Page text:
BP Statistical Review of World Energy 2017

Source: BP Statistical Review of World Energy 2017


Renewable Energy and Decarbonization

Over the past 10 years, governments and private investors have together spent $2 trillion on infrastructure to produce electricity from wind and solar power. According to Environmental Progress, after adjusting for inflation, that level of investment exceeds the total cost of all nuclear plants built or under construction. In recent years, renewable capacity has outpaced all other sources—including coal, natural gas and nuclear power. Solar and wind capacity installed in 2015 was more than 10 times what the International Energy Agency had forecast a decade before.

However, as seen from the graph above, this investment in wind and solar capacity has not brought about much decarbonization. Integrating renewable energy into the grid requires large investments in electricity transmission—to move power from intermittently windy and sunny places to places where power is consumed. It also requires fossil fuel plants to be ready to operate when there is no wind or sun. These back-up plants operate at levels far below their maximum capacity, increasing their operating costs and making them uneconomic.

Further, these intermittent renewable sources can drive wholesale electricity prices down to the point where they force back-up power off the grid. There are times when intermittent renewable generators flood the grid with power, reducing the price of electricity to negative levels due to tax credits, thereby forcing back-up power off the grid. Or, if the back-up power cannot shut down quickly, it must pay for the grid to accept its electricity.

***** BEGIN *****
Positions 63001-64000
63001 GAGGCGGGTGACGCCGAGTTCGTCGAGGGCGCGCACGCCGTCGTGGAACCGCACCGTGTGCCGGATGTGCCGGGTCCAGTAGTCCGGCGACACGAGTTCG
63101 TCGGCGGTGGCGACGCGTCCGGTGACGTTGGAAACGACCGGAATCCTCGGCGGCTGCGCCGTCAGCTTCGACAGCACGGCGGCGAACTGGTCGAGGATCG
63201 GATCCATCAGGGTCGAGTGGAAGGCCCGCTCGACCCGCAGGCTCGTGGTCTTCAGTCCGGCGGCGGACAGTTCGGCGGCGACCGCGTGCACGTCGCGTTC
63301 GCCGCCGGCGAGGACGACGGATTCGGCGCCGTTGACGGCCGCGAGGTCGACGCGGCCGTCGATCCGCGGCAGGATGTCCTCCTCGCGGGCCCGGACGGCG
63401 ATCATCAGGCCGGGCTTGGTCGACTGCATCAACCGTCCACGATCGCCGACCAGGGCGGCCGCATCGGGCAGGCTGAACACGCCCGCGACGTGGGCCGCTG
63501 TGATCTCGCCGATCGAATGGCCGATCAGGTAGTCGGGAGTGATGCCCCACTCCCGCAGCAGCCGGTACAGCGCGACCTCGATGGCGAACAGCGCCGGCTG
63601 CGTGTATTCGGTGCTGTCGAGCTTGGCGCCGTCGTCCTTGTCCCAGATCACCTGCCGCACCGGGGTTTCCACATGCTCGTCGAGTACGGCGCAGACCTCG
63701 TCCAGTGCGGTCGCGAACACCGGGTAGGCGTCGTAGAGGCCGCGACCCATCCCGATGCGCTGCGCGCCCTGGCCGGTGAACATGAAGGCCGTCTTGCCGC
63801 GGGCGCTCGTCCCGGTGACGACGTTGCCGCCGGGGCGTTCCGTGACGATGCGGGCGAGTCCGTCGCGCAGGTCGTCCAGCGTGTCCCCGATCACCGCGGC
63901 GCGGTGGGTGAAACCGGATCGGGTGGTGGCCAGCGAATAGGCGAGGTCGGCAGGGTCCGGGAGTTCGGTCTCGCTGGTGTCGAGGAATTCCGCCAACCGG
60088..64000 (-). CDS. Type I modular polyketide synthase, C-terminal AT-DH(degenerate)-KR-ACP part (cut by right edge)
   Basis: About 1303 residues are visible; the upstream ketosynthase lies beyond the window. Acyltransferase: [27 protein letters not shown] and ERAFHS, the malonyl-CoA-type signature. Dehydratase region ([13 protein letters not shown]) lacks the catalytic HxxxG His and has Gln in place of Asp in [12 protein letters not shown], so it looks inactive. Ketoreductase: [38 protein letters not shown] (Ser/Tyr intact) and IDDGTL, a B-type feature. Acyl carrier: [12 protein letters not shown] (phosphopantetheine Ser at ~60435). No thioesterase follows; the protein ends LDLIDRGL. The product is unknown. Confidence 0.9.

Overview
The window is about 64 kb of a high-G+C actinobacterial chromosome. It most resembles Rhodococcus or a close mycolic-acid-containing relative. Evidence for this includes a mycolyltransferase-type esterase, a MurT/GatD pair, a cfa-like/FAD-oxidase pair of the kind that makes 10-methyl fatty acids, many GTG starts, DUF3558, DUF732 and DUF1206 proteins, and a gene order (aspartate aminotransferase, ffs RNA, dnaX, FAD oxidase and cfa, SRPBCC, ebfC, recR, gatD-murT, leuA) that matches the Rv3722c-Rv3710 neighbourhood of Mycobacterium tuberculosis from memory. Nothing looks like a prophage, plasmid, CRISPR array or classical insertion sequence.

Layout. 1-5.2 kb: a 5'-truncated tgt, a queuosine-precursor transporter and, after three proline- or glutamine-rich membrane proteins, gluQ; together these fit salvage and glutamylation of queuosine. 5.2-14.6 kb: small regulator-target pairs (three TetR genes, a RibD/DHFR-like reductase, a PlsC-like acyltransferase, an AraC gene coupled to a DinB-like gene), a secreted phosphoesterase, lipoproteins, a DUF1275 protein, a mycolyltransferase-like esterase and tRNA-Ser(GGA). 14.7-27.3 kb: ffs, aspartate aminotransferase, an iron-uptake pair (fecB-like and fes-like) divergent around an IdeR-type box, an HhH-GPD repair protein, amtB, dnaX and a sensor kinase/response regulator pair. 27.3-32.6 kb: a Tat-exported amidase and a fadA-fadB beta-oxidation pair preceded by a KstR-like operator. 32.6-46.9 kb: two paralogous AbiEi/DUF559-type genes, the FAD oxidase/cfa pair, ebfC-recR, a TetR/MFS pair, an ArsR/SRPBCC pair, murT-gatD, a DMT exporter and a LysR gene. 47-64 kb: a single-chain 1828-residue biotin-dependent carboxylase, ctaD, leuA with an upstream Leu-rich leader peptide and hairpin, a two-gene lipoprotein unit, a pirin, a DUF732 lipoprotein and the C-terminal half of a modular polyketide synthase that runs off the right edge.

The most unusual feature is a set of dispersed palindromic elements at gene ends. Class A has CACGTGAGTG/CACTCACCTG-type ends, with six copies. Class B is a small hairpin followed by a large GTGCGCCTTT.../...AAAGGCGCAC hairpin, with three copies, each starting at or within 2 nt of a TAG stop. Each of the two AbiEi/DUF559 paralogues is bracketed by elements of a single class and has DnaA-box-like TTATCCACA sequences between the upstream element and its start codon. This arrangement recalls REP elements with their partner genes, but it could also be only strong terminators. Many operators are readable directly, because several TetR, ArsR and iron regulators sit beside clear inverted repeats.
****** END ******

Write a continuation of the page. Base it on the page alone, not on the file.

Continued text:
Despite some countries making progress in integrating wind and solar energy into their electricity mix, their carbon dioxide emissions have actually increased. Germany, for example, is now generating 34 percent of its power from non-carbon sources (hydro, nuclear, wind and solar), but its carbon dioxide emissions have increased in the last two years as the country is closing nuclear plants and backing up its intermittent renewables with coal. Germany’s residential electricity prices have skyrocketed to pay for the new renewable capacity and are three times those in the United States.

Conclusion

The United States is ahead of many countries in reducing its carbon dioxide emissions. That result is largely because of increased generation from inexpensive natural gas rather than from constructing wind and solar generators that produce much less energy per unit of capacity. While the United Nations may think that the Paris Agreement will eventually reduce global carbon dioxide emissions and that rulebooks will keep countries to their commitments, the truth of the matter is that many countries are moving toward industrialization and need inexpensive coal power to bring their citizens electricity and grow their economies.



Institute for Energy Research -- Bio and Archives | Comments

The Institute for Energy Research (IER) is a not-for-profit organization that conducts intensive research and analysis on the functions, operations, and government regulation of global energy markets. IER maintains that freely-functioning energy markets provide the most efficient and effective solutions to today’s global energy and environmental challenges and, as such, are critical to the well-being of individuals and society.